Balefire

 

Beguile

A word often associated with Witches, yet it has a simple meaning in the OED dictionary, which is: To charm someone through deceit.
 

Beltane

Also known as "May Day". One of the main sabbats celebrated on 1st May. Beltane is the time for celebrating the union of the Goddess and God, and is considered a fertility festival. (Note that in ancient times, fertility didn't mean erotic activity, but the prospering of farms and animals.) 

Beltane marks the "death" or the winter season and the "birth" of spring.  It is also one of the few festivals that has remained true to its original form through the centuries. Beltane is considered a time of "renewal and hope".

 

Black

Divination, banishing, absorbing negative energy, protection, binding

 

Blessed Be

A traditional Wiccan greeting that has been shortened from "Blessed be the Great Mother, without beginning and without end, everlasting into eternity." The accent is on the second syllable of blessed, and is pronounced bless-ihd be.
 

Bloodstone

Courage, strength, victory, wealth, self-confidence, business and legal affairs, stops bleeding, helps regulate the first four chakras.
 

Blue

Truth, tranquility, protection, hope, honour, change, psychic ability.

Book of Shadows

A journal kept by Wiccans of personal spells, rituals, magickal successes and failures and spiritual progress.
 

Broomstick

This is the only Witch's tool, except perhaps for the cauldron, which is identified with the popular image of the Witch; so quite apart from its ritual uses, many Witches regard it affectionately as a symbol of the Craft, and keep one even if it isn't used.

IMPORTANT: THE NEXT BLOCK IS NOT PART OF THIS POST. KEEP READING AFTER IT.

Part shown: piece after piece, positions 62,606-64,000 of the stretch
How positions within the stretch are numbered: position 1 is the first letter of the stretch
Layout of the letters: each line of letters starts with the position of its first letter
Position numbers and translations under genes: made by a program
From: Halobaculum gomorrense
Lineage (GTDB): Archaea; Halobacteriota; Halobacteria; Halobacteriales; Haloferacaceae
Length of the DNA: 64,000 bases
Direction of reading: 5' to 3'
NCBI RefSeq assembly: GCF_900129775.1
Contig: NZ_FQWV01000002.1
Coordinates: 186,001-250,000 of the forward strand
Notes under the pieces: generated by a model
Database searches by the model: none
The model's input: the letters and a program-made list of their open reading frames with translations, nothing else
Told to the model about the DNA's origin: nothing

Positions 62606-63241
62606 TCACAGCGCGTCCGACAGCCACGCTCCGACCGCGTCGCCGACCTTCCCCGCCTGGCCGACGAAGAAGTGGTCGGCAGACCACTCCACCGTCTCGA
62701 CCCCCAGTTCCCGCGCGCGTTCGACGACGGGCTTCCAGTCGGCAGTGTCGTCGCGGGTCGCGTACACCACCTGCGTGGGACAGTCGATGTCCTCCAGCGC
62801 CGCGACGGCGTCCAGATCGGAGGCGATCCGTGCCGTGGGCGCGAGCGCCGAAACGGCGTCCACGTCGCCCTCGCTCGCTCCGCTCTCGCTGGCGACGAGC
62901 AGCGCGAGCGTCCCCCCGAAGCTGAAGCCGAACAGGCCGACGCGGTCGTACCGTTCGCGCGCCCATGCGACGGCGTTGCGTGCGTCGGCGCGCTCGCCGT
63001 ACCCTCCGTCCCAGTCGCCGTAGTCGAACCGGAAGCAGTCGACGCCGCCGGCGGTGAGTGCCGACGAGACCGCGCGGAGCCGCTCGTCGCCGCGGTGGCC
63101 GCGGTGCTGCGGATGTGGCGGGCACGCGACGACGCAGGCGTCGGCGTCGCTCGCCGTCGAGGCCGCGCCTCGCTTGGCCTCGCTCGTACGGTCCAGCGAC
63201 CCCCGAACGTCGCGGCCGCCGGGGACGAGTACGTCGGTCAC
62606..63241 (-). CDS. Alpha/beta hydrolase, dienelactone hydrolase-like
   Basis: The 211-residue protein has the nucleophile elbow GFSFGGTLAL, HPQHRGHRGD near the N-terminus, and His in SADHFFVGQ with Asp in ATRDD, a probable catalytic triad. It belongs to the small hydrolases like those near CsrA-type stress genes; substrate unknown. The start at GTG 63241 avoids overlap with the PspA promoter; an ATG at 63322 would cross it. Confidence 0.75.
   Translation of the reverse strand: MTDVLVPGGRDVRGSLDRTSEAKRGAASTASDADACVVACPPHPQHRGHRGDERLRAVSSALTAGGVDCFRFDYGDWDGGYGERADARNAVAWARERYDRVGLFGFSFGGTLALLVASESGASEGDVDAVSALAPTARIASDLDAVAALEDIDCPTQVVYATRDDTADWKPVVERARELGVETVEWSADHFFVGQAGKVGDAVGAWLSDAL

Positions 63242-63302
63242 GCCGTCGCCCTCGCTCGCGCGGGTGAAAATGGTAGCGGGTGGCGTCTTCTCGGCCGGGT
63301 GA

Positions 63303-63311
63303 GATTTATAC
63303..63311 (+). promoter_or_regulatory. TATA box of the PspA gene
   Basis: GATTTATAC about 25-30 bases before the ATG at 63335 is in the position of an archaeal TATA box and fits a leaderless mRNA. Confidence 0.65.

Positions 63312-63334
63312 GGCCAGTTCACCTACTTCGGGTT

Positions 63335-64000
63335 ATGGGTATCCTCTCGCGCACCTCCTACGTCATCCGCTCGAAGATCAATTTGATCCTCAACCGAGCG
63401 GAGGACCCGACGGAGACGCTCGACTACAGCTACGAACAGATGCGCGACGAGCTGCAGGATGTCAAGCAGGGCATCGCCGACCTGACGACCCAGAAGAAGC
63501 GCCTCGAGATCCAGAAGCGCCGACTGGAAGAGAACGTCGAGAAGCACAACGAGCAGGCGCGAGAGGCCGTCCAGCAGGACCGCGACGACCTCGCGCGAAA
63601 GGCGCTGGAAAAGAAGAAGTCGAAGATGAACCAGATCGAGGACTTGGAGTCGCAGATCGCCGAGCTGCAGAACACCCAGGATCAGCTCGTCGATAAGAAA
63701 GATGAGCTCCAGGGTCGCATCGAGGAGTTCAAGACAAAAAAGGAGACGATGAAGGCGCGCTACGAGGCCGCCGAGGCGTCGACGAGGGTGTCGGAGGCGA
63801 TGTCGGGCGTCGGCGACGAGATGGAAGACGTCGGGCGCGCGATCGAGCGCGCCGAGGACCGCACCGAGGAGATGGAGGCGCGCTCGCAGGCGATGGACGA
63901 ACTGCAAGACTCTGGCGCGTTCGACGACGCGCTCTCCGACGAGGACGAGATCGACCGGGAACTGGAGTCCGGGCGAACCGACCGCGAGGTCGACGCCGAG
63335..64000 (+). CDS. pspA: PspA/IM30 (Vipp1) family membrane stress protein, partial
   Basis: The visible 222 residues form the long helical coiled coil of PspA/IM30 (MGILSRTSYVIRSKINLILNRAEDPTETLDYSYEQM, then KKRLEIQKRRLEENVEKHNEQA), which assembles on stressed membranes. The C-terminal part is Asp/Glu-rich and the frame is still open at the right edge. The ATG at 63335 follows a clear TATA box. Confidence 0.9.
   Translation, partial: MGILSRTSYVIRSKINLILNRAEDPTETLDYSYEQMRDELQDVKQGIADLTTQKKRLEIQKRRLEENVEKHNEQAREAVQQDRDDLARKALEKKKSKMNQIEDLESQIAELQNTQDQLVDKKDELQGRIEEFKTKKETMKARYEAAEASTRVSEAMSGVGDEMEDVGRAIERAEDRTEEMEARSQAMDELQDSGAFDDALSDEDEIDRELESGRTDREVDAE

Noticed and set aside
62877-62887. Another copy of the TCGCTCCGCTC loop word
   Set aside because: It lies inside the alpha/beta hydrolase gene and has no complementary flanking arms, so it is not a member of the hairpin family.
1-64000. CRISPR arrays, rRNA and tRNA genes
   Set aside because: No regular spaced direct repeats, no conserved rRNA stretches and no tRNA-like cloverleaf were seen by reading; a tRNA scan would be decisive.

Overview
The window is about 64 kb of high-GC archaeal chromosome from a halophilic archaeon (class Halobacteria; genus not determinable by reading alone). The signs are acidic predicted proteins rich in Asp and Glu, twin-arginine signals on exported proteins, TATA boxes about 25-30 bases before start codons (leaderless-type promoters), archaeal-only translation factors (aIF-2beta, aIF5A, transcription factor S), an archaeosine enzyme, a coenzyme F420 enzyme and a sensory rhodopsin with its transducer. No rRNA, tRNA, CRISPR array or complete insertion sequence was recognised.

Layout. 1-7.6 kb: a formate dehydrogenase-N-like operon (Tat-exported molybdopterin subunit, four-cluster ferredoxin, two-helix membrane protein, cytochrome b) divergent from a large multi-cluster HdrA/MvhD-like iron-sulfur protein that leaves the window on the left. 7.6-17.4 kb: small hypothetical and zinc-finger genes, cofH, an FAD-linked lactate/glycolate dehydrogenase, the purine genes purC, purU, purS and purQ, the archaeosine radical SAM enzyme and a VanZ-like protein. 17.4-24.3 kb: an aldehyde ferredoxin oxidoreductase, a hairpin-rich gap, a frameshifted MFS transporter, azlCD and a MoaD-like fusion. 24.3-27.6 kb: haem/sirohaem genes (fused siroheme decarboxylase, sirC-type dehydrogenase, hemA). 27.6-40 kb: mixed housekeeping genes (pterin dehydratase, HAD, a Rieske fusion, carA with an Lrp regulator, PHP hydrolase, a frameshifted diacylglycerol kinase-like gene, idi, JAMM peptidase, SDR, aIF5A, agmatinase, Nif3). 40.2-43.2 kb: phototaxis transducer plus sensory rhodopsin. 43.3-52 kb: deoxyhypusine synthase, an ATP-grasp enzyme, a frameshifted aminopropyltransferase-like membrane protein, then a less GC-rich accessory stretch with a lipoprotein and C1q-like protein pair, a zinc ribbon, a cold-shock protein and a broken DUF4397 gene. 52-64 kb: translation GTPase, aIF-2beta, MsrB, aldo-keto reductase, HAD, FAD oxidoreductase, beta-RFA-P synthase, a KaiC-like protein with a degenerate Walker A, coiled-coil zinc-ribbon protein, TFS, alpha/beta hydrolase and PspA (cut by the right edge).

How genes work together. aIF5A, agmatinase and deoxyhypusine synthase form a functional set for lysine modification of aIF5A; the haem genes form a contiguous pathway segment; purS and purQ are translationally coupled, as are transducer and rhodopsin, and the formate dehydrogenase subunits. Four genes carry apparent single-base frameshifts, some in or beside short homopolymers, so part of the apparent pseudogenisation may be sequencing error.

It was originally a riding and dancing-pole, disguised as an ordinary household besom for security reasons.  Stories about Witches riding through the air on broomsticks doubtless arose from their use in crop fertility rites.  Women would ride them around the fields, leaping as high as they could. This was a sympathetic magick in two ways.  The higher the leap the higher the crop would grow.

The fertility theme would be dramatized, in those less prudish days, by the way in which the women used their phallic poles during their "riding".  After which it is hardly necessary to add that the broomstick is a masculine symbol. 

It was also the symbol of Hecate's priestess-midwife, who swept the threshold of a house after each birth to remove evil spirits who might harm the new born child.

 

Brown

Stability, integrity, justice, sensuality, endurance, animals, concentration, grounding.